Canadian Manufacturing

NAFTA negotiators part ways for holidays with little to show

Canadian, Mexican and American negotiators will reconvene Jan. 23 in Montreal after months of strained talks have produced little more than acrimony, threats and questions

December 18, 2017  by Alexander Panetta, The Canadian Press

PHOTO: Fotolia

WASHINGTON—NAFTA negotiators parted ways for the holidays without completing any chapters Dec. 15, preparing to reconvene in the new year for what could be a pressure-cooker period of bargaining through early 2018.

Canadian, Mexican and American negotiators left a week’s worth of discussions in Washington without any agreements to announce, citing only incremental progress in scaling the tall challenges ahead.

Those challenges include new statistics showing business anxiety over NAFTA; repeated threats from President Donald Trump to begin withdrawing the U.S. from the agreement; and the constraints of the political clock.

The current schedule for negotiations concludes in March and it’s uncertain what happens afterwards: Mexico and the U.S. will be embroiled in national election campaigns, for the presidency in Mexico and the Congress in the U.S.


The countries met this week at a Washington hotel in an effort to clear away some easier issues so they might devote upcoming rounds to the hardest issues—autos, agriculture, Buy American and dispute-resolution systems.

The countries reconvene Jan. 23 in Montreal.

“It was like an actual trade negotiation,” one Canadian official said of this week’s gatherings, where only some working groups met.

“(It was) trade negotiators doing hum-ho work … technical, uninteresting work that needs to get done.”

While no chapters closed out this week, he cited progress on telecommunications, environmental regulations and on an annex on energy performance standards.

There is also emerging talk about the search for solutions to difficult problems.

After initial rounds marred by acrimony, stakeholders and government officials have begun discussing various ideas for getting around impasses prompted by U.S. demands which other countries called non-starters.

A key example involves auto parts.

The Canadian team is weighing an idea for a new formula to calculate what constitutes a North American tariff-free vehicle. It would incorporate the overall value of a car’s pricey new technologies like computer systems, automation, fuel-efficiency technology and ultra-light materials.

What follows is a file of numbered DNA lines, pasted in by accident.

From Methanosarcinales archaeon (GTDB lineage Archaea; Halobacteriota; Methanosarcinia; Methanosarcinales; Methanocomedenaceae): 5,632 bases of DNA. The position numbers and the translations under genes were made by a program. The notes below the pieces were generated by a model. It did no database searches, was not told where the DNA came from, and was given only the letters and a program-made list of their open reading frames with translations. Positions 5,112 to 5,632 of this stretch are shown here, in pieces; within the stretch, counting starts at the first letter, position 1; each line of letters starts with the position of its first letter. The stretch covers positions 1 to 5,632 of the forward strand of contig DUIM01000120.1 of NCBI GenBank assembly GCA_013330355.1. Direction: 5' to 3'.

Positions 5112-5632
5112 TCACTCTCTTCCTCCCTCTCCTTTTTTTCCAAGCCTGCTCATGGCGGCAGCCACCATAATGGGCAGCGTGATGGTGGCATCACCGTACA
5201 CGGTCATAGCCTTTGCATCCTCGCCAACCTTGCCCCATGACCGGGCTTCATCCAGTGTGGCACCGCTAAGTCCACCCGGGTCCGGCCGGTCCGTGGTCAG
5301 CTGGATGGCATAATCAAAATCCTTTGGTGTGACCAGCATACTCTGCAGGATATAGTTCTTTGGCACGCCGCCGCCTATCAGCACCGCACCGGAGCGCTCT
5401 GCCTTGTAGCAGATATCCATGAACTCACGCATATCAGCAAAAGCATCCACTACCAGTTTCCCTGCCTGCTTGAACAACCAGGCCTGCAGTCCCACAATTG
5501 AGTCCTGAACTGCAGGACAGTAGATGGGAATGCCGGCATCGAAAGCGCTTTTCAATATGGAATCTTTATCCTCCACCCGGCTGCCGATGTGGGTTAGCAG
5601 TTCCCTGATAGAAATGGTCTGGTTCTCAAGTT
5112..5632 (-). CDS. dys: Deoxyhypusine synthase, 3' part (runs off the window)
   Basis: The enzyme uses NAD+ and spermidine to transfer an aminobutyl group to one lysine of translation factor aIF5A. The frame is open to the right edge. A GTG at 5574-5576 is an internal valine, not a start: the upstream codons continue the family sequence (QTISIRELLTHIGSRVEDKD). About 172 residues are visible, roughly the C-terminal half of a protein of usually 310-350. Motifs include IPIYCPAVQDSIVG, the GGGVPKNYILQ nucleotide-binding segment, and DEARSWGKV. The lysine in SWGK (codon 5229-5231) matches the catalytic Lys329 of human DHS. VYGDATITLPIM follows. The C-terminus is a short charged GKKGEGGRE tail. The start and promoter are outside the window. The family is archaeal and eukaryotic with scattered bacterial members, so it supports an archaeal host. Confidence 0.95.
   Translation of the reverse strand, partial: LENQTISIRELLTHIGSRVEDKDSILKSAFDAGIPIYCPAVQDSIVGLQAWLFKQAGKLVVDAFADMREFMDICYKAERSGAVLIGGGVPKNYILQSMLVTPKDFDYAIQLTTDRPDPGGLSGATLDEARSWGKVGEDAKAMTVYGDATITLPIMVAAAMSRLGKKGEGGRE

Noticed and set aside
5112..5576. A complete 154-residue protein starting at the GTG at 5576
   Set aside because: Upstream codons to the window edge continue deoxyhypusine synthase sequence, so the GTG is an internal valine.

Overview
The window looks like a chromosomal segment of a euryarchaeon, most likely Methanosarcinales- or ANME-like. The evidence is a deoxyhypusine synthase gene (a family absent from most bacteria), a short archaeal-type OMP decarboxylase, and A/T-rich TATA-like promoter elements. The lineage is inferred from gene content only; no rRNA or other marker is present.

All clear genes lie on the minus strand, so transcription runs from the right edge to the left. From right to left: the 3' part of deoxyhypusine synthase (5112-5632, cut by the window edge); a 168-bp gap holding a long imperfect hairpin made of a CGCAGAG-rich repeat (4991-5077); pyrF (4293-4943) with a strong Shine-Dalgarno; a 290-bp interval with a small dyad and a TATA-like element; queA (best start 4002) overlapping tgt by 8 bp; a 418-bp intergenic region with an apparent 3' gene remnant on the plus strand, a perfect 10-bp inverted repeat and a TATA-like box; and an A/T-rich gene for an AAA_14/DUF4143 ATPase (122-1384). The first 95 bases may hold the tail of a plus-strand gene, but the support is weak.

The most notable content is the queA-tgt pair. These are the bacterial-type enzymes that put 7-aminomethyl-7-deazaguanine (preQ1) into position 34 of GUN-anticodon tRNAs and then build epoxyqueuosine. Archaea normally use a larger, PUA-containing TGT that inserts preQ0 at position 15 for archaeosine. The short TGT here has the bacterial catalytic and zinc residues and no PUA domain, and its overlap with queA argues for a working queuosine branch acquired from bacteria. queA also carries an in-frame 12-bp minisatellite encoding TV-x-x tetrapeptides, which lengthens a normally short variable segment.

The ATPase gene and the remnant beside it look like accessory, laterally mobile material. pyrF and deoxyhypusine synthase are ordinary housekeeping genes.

Its logic is that such a formula would benefit cutting-edge technologies where the U.S. is a world leader and keep valuable clusters operating on the continent. But it would be more flexible than the American proposal for a U.S.-specific content requirement in cars.

Canadian officials said no formal proposal has been made to the U.S. yet. But chief negotiator Steve Verheul told a recent gathering of parliamentarians in Ottawa that he intended to probe his U.S. peers for a better sense of their objectives on autos and what different paths might be used to arrive there.

Mexico has also drawn up a counter-proposal on another controversial U.S. idea: a sunset clause that would end NAFTA in five years, unless all countries extend it. Mexico’s idea, one supported by Canada, is to include a way to review the deal’s progress every few years _ without the automatic-cancellation trigger.

A source familiar with the U.S. view says the American side sees small, potentially encouraging signs that the other parties are seeking solutions, although it’s still unclear what tangible proposals might emerge. The U.S. has been frustrated with the other parties’ failure to produce counter-offers on the hardest issues.

There was a fresh indication Friday that NAFTA-related uncertainty is weighing on Canadian businesses.

A report by Export Development Canada said nearly one-quarter of Canadian exporters reported feeling negatively impacted by the NAFTA negotiations and among that number, 14 per cent were delaying investments, 26 per cent were contemplating moving some operations to the U.S., and 23 per cent wanted to diversify outside North America.